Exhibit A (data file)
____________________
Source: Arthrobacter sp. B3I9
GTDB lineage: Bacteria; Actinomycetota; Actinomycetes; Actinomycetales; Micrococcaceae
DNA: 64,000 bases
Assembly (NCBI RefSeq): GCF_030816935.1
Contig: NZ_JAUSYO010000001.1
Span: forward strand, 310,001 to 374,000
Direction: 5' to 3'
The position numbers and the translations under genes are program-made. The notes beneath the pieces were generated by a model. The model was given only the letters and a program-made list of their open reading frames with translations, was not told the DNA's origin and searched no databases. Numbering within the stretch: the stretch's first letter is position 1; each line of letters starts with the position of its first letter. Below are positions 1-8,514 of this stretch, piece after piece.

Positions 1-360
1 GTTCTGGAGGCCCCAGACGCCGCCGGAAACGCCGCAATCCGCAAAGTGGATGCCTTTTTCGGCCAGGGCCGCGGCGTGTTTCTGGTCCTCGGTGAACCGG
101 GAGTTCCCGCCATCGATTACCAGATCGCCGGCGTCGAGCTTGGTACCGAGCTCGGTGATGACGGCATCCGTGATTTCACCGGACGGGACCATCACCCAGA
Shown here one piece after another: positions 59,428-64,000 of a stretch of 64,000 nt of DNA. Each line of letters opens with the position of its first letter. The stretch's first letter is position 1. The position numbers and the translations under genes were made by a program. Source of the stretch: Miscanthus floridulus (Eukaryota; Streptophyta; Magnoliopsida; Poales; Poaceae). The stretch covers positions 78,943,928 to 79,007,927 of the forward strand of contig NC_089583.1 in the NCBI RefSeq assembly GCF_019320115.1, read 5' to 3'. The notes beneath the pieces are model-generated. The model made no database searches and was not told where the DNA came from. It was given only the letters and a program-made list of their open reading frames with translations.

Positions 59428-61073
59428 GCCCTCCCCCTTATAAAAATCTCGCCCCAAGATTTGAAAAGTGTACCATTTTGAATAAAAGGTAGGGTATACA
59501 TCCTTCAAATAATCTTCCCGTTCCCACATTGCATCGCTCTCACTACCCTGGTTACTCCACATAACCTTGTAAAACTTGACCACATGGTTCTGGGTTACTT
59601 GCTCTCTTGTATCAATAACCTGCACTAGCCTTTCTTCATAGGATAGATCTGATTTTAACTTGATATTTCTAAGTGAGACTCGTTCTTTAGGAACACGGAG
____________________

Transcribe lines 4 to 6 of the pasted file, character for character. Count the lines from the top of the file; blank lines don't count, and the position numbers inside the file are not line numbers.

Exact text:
Assembly (NCBI RefSeq): GCF_030816935.1
Contig: NZ_JAUSYO010000001.1
Span: forward strand, 310,001 to 374,000